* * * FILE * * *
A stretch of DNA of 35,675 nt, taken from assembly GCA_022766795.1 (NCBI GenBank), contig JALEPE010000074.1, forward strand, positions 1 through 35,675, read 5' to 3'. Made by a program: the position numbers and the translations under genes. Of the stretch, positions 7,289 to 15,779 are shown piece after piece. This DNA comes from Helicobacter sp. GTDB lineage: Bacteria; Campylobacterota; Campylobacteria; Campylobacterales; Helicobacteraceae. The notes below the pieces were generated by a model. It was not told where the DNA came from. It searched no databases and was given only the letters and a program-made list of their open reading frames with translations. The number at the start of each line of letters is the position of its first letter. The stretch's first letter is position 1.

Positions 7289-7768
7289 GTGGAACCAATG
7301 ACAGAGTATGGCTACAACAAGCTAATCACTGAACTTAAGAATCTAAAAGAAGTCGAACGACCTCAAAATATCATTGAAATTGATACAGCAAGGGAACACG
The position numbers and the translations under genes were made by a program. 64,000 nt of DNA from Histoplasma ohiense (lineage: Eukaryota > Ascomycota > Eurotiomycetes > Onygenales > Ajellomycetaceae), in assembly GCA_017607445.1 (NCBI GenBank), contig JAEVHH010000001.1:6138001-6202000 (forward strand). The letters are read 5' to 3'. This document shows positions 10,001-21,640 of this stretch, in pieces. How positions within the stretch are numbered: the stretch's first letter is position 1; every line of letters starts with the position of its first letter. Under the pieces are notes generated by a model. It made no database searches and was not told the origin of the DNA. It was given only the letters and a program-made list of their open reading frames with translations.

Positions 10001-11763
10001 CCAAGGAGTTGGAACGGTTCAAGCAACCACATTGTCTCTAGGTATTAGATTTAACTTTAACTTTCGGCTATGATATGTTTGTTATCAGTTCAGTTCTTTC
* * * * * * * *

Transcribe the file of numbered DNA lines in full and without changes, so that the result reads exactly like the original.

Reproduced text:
A stretch of DNA of 35,675 nt, taken from assembly GCA_022766795.1 (NCBI GenBank), contig JALEPE010000074.1, forward strand, positions 1 through 35,675, read 5' to 3'. Made by a program: the position numbers and the translations under genes. Of the stretch, positions 7,289 to 15,779 are shown piece after piece. This DNA comes from Helicobacter sp. GTDB lineage: Bacteria; Campylobacterota; Campylobacteria; Campylobacterales; Helicobacteraceae. The notes below the pieces were generated by a model. It was not told where the DNA came from. It searched no databases and was given only the letters and a program-made list of their open reading frames with translations. The number at the start of each line of letters is the position of its first letter. The stretch's first letter is position 1.

Positions 7289-7768
7289 GTGGAACCAATG
7301 ACAGAGTATGGCTACAACAAGCTAATCACTGAACTTAAGAATCTAAAAGAAGTCGAACGACCTCAAAATATCATTGAAATTGATACAGCAAGGGAACACG
The position numbers and the translations under genes were made by a program. 64,000 nt of DNA from Histoplasma ohiense (lineage: Eukaryota > Ascomycota > Eurotiomycetes > Onygenales > Ajellomycetaceae), in assembly GCA_017607445.1 (NCBI GenBank), contig JAEVHH010000001.1:6138001-6202000 (forward strand). The letters are read 5' to 3'. This document shows positions 10,001-21,640 of this stretch, in pieces. How positions within the stretch are numbered: the stretch's first letter is position 1; every line of letters starts with the position of its first letter. Under the pieces are notes generated by a model. It made no database searches and was not told the origin of the DNA. It was given only the letters and a program-made list of their open reading frames with translations.

Positions 10001-11763
10001 CCAAGGAGTTGGAACGGTTCAAGCAACCACATTGTCTCTAGGTATTAGATTTAACTTTAACTTTCGGCTATGATATGTTTGTTATCAGTTCAGTTCTTTC